And I just fall through a hole, some naive part of me still wandering around inside saying, What about Sí Se Puede? Whatever happened to that?

There's a lot of power in seeing clearly where you’re at, but it feels like death sometimes.

So, what do we do when we look in our hope and optimism barrel and find it so so empty and we realize suddenly that we’re dying?

These are the things I’m doing this week to refill myself:

1. First thing first: Take the day off.

Monday, I set aside my to-do list and watched a movie in bed with my son, got dressed at noon. Went to the library, then we sat at a coffee shop for two hours reading our books, me drinking decaf coffee (self-care!) and him drinking a vanilla almond milk steamer and eating a sweet treat. Next, we walked a couple blocks down and visited a string of super cute little gift shops I’d been wanting to check out for TWO YEARS. OHMYGOD WHY DO I WAIT SO LONG TO DO ANYTHING? Then back home to eat the most delicious salsa in the whole world, made by my husband, play a quick game of Apples to Apples with my husband, son, and a neighbor kid, then off to a meeting.


If I don’t care for myself, who’s going to?

2. Accept that I'm not going from zero to full in one fell swoop.

Abraham Hicks talks about going from miserable to happy bit by bit, by choosing throughout your day when faced with options the thing that will bring you more joy, happiness, or well-being.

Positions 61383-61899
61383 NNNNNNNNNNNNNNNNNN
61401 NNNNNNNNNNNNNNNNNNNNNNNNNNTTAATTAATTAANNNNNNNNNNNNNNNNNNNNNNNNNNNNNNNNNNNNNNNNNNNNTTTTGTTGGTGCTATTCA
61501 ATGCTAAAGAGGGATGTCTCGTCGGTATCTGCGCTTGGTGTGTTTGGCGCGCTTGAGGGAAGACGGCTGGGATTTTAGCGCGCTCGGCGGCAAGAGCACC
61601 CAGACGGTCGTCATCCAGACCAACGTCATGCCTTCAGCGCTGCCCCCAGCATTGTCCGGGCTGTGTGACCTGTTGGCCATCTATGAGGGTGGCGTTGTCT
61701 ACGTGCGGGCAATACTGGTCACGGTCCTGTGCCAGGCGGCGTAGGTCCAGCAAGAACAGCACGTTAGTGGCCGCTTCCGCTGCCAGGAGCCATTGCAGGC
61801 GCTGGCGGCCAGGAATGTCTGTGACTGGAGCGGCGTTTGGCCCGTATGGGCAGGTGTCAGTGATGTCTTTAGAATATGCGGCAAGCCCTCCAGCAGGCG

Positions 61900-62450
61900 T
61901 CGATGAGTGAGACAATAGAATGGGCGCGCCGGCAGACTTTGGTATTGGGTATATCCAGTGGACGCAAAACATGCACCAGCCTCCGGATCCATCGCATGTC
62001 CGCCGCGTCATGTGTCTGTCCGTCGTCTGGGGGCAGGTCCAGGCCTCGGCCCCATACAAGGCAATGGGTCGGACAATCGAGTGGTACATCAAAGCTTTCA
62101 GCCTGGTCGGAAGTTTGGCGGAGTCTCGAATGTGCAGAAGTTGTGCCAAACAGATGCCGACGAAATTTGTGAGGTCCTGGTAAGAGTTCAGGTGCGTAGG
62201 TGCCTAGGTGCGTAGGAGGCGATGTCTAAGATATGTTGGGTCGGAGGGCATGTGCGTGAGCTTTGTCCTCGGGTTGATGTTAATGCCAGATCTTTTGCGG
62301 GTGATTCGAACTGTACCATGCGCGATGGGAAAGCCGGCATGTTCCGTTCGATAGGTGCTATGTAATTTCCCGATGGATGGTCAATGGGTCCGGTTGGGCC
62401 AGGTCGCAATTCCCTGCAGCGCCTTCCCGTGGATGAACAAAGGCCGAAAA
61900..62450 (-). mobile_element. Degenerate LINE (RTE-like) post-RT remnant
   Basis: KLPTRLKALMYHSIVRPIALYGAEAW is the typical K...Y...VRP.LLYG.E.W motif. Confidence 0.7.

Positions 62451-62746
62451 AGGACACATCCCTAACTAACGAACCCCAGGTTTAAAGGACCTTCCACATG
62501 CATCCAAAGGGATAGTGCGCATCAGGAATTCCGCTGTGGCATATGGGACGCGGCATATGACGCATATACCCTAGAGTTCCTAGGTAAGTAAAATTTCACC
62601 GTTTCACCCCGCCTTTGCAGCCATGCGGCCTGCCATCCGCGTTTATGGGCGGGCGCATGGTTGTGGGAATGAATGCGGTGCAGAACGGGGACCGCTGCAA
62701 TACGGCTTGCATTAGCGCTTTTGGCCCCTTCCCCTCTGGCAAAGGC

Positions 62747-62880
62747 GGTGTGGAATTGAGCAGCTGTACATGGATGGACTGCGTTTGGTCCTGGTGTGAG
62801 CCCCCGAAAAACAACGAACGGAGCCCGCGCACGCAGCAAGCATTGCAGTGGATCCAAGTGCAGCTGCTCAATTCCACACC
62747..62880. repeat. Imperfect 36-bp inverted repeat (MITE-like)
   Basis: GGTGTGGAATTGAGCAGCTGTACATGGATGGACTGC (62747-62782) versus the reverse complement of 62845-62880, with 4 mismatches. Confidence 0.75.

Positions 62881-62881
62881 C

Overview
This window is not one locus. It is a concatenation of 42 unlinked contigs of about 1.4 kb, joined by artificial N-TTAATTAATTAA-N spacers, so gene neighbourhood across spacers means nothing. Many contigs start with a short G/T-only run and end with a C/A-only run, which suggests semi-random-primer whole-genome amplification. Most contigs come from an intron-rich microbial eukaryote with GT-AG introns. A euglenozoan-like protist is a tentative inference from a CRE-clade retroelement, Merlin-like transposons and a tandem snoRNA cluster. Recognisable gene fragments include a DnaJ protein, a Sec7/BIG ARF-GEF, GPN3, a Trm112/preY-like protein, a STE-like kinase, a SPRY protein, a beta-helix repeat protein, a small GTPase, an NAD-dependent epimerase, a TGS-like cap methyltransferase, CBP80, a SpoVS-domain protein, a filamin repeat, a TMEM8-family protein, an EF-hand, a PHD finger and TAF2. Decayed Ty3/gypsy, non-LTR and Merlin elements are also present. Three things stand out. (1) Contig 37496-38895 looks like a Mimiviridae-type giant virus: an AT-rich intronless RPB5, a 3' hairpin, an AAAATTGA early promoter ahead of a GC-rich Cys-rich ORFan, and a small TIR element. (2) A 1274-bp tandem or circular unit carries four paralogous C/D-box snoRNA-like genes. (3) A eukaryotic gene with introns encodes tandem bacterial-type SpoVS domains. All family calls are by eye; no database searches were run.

So, when looking for a movie, I didn’t overwhelm myself by checking out all my options on Netflix, Amazon Prime, itunes, and dvds. Instead, I just opened Amazon Prime (because I rarely use it), took a quick look, saw A Man Called Ove, and hit play.  

When I opened the fridge and saw the flank steak my husband grilled I didn’t worry about cutting it up, heating it, making tacos, I just grabbed it cold and started eating it because THAT’S WHAT I FEEL LIKE AND I CAN. I don’t have to make a meal that looks nice and presentable for someone else. I am not hosting a dinner party. I’m just eating some steak out of the fridge like a modern-day caveman. That’s fine.

Unsure what I want to do or where I want to go, I start with what I don’t want to do and I DON’T DO THAT. I pick something else. By the end of the day, I was feeling somewhat better. Not feeling like a million bucks, but maybe like a thousand. Not so bad. [CORRECT TENSE PAST/PRESENT - MAKE CONSISTENT]

3. This week, I’m going to put some boundaries around my work.